Emerging literature in acute appendicitis favors the nonoperative management of acute appendicitis. However, the actual use of this practice on a national level is not assessed. The aim of this study was to assess the changing trends in nonoperative management of acute appendicitis and its effects on patient outcomes.Methods
We did an 8-year (2004–2011) retrospective analysis of the National Inpatient Sample database. We included all inpatients with the diagnosis of acute appendicitis. Patients with a diagnosis of appendiceal abscess or patients who underwent surgery for any other pathology were excluded from the analysis. Jonckheere-Terpstra trend analysis was performed for operative versus nonoperative management and outcomes.Results
A total of 436,400 cases of acute appendicitis were identified. Mean age of the population was 33 ± 19.5 years, and 54.5% were male. There was no significant change in the number of acute appendicitis diagnosed over the study period (p = 0.2). During the study period, nonoperative management of acute appendicitis increased significantly from 4.5% in 2004 to 6% in 2011 (p < 0.001). When compared with operatively managed patients, conservatively managed patients had a significantly longer hospital length of stay (3 [2–6] vs. 2 [1–3] days, p < 0.001), and in-hospital complications (27.8% vs. 7%, p < 0.001). On comparison of open and laparoscopic appendectomy, both had shorter hospital length of stay and rate of in-hospital complications. Overall hospital charges were lower in patients managed conservatively (15,441 [8,070–31,688] vs. 20,062 [13,672–29,928] USD, p < 0.001).Conclusions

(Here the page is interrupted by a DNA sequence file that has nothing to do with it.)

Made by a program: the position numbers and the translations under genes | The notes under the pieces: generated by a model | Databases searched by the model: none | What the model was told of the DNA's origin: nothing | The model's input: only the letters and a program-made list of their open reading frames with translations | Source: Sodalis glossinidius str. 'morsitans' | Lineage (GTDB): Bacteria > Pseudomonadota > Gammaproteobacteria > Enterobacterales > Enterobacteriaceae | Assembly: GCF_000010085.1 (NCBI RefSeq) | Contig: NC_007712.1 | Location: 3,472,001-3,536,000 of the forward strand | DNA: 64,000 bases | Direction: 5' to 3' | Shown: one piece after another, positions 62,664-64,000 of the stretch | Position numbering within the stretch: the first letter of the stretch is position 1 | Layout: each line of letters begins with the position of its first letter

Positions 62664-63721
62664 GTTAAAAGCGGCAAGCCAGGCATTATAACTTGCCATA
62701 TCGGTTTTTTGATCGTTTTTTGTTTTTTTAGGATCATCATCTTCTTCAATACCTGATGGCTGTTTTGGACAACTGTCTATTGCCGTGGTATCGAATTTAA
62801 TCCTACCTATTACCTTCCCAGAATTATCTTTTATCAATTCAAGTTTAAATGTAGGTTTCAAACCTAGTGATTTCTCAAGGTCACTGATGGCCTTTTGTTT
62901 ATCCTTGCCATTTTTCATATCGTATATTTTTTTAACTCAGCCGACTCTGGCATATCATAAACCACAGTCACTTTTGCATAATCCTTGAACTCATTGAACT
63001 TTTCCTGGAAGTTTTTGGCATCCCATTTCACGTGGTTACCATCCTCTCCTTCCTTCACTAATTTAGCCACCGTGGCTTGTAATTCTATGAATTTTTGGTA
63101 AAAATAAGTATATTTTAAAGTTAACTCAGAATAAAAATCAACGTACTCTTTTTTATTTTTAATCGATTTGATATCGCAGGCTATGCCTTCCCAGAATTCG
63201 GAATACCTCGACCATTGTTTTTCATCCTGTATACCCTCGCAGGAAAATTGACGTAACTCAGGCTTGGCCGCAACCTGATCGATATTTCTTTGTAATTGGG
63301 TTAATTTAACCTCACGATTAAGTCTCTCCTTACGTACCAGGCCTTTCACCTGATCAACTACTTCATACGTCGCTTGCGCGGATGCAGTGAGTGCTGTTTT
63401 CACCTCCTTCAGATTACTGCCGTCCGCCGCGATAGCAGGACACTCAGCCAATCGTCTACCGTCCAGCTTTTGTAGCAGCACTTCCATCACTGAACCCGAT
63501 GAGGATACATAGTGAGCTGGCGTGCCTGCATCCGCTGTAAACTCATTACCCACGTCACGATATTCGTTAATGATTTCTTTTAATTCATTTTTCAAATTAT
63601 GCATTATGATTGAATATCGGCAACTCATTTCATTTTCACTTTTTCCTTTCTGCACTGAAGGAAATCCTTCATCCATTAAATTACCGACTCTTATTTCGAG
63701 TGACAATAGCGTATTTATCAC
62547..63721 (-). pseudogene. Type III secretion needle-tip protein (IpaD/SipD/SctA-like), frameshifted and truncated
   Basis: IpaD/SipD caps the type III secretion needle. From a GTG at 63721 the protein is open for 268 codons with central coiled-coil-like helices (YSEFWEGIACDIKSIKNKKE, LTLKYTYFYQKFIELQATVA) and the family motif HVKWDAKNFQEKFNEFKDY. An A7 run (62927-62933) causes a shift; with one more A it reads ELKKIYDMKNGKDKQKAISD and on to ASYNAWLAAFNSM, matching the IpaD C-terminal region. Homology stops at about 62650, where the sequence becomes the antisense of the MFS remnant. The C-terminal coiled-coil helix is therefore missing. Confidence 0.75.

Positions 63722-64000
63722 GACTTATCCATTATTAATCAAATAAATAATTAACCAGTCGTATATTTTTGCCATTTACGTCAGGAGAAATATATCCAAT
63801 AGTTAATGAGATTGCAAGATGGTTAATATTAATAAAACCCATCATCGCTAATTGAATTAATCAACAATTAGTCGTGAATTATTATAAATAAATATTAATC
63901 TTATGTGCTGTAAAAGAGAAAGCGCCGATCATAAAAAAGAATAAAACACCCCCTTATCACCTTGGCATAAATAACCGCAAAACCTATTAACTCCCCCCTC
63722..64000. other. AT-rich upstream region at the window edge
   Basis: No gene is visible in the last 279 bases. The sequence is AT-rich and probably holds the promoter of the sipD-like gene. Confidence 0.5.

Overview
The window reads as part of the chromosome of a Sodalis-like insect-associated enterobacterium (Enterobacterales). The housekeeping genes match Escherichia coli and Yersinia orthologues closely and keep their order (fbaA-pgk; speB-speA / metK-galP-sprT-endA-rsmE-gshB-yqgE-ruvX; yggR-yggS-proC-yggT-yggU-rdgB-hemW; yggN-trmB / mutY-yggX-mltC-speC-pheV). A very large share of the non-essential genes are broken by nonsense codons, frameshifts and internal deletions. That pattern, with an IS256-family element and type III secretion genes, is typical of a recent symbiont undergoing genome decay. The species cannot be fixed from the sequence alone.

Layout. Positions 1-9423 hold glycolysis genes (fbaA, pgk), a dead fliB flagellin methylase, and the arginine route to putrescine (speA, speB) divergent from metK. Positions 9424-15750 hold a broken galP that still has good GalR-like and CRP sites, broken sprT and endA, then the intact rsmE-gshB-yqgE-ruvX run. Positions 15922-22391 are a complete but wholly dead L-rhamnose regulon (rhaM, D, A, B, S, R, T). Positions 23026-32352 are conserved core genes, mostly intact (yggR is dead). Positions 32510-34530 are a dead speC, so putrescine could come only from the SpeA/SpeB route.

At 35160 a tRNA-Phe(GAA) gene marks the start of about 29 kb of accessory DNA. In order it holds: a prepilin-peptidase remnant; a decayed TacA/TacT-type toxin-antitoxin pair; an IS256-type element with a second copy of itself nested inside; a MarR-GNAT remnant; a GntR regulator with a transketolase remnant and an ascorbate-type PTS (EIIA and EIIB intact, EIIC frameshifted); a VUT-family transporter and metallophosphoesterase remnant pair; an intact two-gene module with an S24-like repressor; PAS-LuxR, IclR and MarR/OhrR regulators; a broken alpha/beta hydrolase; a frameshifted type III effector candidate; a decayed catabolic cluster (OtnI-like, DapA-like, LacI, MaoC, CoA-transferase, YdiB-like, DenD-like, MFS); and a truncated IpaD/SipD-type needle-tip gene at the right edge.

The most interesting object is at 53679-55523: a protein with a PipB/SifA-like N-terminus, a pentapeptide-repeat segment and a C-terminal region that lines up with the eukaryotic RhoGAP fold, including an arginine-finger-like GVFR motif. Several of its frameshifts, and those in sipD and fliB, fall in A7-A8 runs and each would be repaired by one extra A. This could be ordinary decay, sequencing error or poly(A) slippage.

Nonoperative management of appendicitis has increased over time; however, outcomes of nonoperative management did not improve over the study period. A more in-depth analysis of patient and system demographics may reveal this disparity in trends.Level of Evidence
Epidemiologic/prognostic study, level III.